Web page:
On the eastern edge of Padilla Bay, there’s a walking trail where you can breathe fresh marine air and enjoy lovely views of ever-changing waterways and the Salish Sea. If you are looking for a perfect place to take a walk in Skagit County, check out the Padilla Bay Shore Trail (PBST). It is accessible for just about everyone.

Peoples Bank LogoThe Well-Maintained Surface

If you can’t take on the gnarly hills and rocks you used to climb, or you’re recovering from an injury or illness, this flat trail is perfect for you. It’s not paved, but the hard-packed surface is actually quite smooth and hazard-free. Opened in 1990, the PBST was made possible through “an interlocal agreement allowing recreation on dike district #12 property,” says Brian Adams, Skagit County Parks and Recreation director. The dike district owns the property, and the county maintains it for public enjoyment.

This trail is an ideal place to start a fitness routine too. It’s 2 1/8 miles long, end to end, and you can walk or jog as far and as fast as you like. You can keep track of progress using the mile markers the county has placed at regular intervals, and there are several benches alongside the path in case you need a rest.

A Dog’s Dream

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Charlie and Dickens (the dog) come from Linden to walk the Padilla Bay Shore Trail when they have time. Photo credit: Cathleen Enns

Picture your dog’s nose in the air, catching all the scents the sloughs and mud flats send out on the breeze. Or, imagine your best friend with her muzzle to the ground, sniffing out evidence of other animals passing by. There may be no better doggie slice of heaven than the Padilla Bay Shore Trail. It even sports shoulders of low growing grass most of the way for dogs who tend to get sore feet.

The trail welcomes leashed canines with poop bag dispensers at both ends. Your pup will almost certainly make new dog friends along the way.

Kids and Bikes

It’s a good bet that hundreds of local kids have polished their bike riding skills on the PBST. Anacortes mom Liz Chong Schaarschmidt remembers taking her boys and their bicycles out there in her minivan about 30 years ago. Joel and Zach could just about “ride well enough not to go off the dike road,” she says. “I liked the flat, traffic free road, plus places to stop and picnic and explore.”

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This weathered stump on the Padilla Bay Shore Trail is a photographer favorite. You can see the refineries of Anacortes in the distance. Photo credit: Cathleen Enns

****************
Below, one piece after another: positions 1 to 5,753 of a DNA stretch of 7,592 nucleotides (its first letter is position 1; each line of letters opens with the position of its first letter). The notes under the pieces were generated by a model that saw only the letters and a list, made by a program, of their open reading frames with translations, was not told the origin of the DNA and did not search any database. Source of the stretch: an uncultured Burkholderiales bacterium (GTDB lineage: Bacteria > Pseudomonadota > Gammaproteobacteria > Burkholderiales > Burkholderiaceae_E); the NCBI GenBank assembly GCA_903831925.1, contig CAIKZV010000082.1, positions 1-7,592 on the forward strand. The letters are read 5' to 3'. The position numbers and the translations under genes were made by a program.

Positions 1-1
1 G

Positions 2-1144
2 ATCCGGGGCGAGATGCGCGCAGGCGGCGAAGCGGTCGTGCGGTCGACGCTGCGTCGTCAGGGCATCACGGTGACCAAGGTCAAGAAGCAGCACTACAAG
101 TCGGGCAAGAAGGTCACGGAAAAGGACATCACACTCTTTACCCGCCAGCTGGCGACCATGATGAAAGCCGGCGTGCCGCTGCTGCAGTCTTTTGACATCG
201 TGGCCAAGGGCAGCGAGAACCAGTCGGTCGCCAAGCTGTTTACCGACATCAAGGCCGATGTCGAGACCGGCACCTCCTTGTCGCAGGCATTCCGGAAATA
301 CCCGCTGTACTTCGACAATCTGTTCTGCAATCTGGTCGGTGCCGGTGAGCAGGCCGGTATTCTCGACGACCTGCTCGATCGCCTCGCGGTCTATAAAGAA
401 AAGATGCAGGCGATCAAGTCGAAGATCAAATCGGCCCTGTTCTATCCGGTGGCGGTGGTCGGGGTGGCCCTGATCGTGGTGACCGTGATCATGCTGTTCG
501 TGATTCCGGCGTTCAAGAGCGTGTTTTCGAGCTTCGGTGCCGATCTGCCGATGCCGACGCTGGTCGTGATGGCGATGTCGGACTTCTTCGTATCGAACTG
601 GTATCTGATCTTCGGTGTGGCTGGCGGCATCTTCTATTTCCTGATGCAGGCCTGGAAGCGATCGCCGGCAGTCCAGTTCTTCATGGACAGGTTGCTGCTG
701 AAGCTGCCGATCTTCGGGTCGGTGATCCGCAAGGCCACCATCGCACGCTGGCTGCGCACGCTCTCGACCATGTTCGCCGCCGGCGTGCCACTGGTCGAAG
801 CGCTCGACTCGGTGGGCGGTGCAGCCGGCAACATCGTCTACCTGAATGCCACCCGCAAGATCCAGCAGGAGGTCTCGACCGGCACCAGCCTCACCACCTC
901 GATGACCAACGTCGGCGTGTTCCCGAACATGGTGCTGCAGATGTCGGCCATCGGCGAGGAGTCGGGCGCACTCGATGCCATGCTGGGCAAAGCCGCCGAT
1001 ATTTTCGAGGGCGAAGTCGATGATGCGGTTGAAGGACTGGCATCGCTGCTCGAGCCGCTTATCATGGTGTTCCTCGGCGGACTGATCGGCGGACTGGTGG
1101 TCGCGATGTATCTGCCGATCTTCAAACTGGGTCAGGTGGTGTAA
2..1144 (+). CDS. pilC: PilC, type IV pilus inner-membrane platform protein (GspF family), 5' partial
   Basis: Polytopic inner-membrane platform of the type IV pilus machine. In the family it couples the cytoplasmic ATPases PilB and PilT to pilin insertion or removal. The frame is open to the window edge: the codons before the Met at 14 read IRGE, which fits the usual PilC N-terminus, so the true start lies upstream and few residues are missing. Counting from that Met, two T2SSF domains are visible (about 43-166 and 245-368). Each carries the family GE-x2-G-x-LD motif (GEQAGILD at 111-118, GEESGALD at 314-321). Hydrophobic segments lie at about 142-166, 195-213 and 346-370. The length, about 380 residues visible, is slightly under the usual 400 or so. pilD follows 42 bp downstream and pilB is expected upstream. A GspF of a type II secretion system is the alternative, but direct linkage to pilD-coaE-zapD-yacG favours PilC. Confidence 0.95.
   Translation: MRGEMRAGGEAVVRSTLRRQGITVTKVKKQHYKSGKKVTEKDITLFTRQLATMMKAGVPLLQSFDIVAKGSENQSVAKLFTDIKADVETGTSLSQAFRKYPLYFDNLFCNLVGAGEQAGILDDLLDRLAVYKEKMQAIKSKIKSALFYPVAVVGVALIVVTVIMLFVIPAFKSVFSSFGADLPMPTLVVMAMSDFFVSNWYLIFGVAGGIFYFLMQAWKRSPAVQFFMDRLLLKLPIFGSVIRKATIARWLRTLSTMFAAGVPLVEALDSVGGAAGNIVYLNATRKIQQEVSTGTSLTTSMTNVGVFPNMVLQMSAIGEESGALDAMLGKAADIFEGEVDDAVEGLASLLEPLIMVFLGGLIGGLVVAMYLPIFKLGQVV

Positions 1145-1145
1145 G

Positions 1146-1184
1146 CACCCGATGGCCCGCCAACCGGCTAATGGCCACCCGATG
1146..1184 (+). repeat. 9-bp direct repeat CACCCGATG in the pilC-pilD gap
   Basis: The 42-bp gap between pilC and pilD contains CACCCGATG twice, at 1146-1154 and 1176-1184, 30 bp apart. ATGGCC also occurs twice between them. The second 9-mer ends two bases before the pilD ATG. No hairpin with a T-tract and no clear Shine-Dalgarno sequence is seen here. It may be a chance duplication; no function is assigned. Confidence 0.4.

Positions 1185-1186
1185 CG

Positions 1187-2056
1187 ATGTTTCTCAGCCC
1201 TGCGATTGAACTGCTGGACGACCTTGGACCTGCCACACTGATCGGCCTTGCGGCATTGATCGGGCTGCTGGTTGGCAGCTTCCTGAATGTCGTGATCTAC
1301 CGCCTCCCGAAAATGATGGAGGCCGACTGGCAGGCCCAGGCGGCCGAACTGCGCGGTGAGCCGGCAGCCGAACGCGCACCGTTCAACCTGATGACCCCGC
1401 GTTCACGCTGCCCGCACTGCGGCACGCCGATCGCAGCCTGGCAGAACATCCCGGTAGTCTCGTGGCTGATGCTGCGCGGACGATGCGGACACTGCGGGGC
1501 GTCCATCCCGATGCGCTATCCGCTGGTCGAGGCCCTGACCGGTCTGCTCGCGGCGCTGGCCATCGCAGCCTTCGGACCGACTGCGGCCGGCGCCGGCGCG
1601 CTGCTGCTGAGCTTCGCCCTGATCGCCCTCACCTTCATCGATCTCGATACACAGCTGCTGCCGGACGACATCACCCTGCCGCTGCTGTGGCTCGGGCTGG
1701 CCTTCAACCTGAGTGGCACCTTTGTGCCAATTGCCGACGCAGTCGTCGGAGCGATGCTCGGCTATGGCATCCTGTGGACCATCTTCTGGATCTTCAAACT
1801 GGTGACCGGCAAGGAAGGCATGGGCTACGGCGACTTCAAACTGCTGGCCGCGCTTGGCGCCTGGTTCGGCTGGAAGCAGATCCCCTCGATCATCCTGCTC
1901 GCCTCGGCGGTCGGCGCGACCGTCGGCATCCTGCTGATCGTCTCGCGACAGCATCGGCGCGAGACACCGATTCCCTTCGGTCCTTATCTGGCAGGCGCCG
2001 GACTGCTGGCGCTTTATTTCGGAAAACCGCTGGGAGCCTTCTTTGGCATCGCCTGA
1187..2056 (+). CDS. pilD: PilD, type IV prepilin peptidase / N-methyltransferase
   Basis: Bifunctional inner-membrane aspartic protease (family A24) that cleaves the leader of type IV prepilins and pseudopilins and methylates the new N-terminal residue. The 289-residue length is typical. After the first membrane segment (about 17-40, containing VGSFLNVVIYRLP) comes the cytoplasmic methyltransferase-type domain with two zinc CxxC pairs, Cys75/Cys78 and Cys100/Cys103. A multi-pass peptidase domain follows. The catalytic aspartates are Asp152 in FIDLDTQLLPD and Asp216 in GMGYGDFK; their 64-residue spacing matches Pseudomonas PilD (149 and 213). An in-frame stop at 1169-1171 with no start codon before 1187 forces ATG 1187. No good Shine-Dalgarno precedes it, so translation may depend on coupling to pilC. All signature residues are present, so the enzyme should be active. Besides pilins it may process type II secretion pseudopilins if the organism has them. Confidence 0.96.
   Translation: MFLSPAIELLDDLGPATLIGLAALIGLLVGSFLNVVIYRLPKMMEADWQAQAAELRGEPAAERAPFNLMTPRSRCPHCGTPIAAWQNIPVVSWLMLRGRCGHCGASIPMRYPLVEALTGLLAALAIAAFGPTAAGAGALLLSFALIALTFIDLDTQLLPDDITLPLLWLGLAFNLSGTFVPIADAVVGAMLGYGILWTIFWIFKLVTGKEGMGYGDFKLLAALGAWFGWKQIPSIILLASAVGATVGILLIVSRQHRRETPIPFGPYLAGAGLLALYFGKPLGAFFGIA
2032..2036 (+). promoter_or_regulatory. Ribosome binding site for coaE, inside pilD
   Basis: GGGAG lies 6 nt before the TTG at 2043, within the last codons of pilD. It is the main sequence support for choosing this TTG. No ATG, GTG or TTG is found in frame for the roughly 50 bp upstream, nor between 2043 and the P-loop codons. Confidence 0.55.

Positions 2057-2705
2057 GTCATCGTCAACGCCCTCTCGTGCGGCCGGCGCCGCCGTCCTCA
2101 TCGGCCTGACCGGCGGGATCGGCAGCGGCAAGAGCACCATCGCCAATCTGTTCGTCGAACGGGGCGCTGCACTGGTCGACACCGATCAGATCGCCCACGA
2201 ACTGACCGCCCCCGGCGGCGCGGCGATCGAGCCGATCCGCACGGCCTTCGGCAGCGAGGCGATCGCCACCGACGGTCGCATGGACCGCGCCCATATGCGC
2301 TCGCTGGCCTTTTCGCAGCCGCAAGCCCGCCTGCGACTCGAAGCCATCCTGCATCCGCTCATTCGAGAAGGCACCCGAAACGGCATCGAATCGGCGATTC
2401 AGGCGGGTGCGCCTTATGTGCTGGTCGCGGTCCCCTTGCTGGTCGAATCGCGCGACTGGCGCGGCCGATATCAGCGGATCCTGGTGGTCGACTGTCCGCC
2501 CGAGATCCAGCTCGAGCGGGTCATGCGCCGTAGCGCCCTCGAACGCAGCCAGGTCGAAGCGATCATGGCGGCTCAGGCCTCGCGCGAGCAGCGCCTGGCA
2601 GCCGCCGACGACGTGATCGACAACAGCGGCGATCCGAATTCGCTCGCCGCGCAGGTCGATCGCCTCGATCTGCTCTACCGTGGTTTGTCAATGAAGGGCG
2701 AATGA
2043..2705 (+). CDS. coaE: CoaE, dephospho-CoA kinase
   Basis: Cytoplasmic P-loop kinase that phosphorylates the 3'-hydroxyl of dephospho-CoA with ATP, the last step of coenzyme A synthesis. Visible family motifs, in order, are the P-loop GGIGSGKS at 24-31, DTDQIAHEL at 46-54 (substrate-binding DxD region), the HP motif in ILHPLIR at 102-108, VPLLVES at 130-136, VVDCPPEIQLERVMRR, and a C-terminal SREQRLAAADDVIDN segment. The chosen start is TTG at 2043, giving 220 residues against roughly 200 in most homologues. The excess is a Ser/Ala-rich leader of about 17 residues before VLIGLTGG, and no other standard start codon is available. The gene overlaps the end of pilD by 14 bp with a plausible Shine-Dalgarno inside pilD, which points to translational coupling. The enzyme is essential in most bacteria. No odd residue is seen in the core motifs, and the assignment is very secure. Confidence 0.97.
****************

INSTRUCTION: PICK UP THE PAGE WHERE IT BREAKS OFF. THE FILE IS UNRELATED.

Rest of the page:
There’s much to enjoy for kids even without a bike along. Ernie, a youngster from Bellingham, recently walked the trail with the rest of his family. He enjoys messing around with mud and driftwood, and he has been known to “rename” nearby islands—one became Boot Island when Ernie discovered an old boot there. Another island was re-christened Shark Island because, well, kids are obsessed with sharks.

Wildlife Fans

Wildlife admirers—and who isn’t one?—frequent Padilla Bay Shore Trail with cameras and binoculars. Skagit County’s website for visitors notes that the estuary of the Skagit River, where the PBST is located, “is the most diverse, least disturbed, and most biologically productive of all major estuaries on Puget Sound.” The site says that one of the largest known populations of peregrine falcons in North America spends wintertime here, and that other raptors visit the area as well.

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Ducks, grebes and dozens of other species of shorebirds feed on the mudflats alongside the Padilla Bay Shore Trail. Photo credit: Dennis Law

Snow geese frequent the agricultural fields on the east side of the PBST. Jennifer Jenkins, who has lived in the Skagit Valley all her life, is one of many locals who love to see the beautifully marked birds. Noting that the trail is “a perfect place to meet our Skagit Valley friends for an outdoor visit and excursion,” Catherine Usibelli reports having seen otters, herons and hawks, and “once a coyote hunting in the fields on the eastern side.”

More Reasons to Discover the Trail

Finally, the Padilla Bay Shore Trail can be a place of healing too. Regan Anne Robertson, who lives in Anacortes, shares that when she was going through a rough patch in her teens, she used to walk the path by the bay after work. A friend, Jason, suggested they head out there one evening “because he had heard there was a meteor shower, and it was crystal clear outside that night,” Regan recalls. “We enjoyed the quiet, the meteor shower and peace it brought. That trail and his friendship help me get through a tough time so I could get back into the good times!”

Before You Go

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A much-photographed old barn on Little Indian Slough by the Padilla Bay Shore Trail. Photo credit: Cathleen Enns

Here are a few tips to keep in mind:

  • Take water—there’s no drinking water available on the trail
  • Lock your car when you park—people have reported a few break ins
  • A breezy day in town can be quite windy out on the dikes

To access the trail at its southern end, take Bayview Edison Road north from Highway 20. In less than a mile, you’ll see a parking area and the trailhead on the left. If there’s no parking available, continue on the road north to Bay View. There’s more parking on 2nd Street in town, and you can walk back down the street, then cross Bayview Edison Road to catch the northern end of the trailhead. There are toilets in both parking areas.

Visit the Skagit County Parks and Recreation site to learn more about the Padilla Bay Shore Trail.

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